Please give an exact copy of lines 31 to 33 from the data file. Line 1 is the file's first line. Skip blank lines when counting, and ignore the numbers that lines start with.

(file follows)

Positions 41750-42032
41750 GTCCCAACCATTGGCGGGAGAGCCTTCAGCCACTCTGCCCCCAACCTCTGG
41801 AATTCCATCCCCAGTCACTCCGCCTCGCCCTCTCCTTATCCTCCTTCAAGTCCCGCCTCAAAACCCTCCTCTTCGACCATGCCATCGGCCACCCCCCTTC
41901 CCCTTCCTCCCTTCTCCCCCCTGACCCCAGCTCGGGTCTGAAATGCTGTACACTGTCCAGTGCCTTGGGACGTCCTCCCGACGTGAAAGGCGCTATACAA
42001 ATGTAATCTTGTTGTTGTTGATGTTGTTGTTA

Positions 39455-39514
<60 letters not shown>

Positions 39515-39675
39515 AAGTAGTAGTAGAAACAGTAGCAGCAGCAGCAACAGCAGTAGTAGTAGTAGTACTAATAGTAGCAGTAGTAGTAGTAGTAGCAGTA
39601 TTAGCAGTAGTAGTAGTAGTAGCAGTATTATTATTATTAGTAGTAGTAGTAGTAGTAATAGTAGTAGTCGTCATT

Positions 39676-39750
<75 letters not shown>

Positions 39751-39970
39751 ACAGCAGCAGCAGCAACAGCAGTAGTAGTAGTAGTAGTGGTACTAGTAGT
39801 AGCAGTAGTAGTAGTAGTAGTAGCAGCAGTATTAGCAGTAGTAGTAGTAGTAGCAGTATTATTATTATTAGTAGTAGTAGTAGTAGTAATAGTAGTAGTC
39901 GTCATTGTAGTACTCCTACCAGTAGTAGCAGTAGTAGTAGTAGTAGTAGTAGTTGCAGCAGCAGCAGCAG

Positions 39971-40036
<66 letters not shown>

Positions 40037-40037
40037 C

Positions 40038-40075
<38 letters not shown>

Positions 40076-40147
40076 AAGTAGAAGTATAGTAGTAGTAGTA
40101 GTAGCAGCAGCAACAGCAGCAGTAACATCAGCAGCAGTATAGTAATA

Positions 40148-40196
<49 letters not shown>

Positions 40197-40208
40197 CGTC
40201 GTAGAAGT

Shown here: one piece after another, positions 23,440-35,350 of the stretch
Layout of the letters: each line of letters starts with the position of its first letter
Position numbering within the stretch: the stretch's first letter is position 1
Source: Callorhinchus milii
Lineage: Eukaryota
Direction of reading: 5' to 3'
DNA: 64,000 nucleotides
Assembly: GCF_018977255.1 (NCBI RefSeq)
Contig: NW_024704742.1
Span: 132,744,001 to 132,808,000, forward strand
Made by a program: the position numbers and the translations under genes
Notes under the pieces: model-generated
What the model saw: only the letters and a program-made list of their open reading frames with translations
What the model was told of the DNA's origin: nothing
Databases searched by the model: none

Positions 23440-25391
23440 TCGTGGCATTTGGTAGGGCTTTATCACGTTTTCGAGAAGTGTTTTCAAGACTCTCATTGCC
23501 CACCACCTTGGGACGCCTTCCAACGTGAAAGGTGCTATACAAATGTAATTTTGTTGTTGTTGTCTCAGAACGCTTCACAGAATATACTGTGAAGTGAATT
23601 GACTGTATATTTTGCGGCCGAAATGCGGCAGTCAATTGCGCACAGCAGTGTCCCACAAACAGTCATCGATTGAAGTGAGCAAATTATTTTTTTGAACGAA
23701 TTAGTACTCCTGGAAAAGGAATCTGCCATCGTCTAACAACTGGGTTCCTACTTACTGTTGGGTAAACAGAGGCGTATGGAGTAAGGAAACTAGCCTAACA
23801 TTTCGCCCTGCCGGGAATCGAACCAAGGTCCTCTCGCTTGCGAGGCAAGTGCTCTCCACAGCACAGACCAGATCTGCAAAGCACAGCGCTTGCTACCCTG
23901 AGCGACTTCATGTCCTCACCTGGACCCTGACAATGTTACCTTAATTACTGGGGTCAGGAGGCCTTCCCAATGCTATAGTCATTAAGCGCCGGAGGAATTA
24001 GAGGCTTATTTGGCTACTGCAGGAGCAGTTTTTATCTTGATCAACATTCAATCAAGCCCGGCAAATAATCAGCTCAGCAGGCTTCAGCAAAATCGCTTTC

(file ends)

Shown here: one piece after another, positions 23,440-35,350 of the stretch
Layout of the letters: each line of letters starts with the position of its first letter
Position numbering within the stretch: the stretch's first letter is position 1